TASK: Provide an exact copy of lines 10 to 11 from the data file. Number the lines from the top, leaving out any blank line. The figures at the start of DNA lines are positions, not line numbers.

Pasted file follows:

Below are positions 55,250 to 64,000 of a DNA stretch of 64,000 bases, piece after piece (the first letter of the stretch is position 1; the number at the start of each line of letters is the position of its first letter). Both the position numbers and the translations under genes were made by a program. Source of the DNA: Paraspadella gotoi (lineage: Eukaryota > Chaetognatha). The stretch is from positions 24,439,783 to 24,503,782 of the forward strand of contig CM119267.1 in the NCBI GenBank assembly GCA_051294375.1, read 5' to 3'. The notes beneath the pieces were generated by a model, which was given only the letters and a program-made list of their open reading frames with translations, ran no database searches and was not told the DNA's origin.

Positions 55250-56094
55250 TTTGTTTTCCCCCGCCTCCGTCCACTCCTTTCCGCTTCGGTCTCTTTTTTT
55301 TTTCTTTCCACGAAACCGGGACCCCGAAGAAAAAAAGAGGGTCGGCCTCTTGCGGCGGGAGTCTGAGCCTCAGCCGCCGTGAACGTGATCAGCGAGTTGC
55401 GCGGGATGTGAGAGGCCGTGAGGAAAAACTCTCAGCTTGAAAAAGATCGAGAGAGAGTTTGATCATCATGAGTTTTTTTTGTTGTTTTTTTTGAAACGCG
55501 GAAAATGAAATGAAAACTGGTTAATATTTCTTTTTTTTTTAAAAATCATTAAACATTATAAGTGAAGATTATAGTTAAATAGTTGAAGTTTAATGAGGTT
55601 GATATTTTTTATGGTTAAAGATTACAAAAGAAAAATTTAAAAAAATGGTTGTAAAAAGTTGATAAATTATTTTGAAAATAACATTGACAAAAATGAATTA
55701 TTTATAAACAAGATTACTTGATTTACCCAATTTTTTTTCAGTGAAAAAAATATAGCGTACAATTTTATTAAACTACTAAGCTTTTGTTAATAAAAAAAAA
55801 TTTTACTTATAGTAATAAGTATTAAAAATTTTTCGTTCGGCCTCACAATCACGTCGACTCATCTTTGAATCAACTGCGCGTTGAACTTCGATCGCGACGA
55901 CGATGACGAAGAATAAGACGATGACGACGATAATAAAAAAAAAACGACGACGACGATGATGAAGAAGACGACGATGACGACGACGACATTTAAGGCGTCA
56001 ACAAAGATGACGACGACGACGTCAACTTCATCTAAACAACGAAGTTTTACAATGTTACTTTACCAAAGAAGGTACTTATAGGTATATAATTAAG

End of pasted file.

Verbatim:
55901 CGATGACGAAGAATAAGACGATGACGACGATAATAAAAAAAAAACGACGACGACGATGATGAAGAAGACGACGATGACGACGACGACATTTAAGGCGTCA
56001 ACAAAGATGACGACGACGACGTCAACTTCATCTAAACAACGAAGTTTTACAATGTTACTTTACCAAAGAAGGTACTTATAGGTATATAATTAAG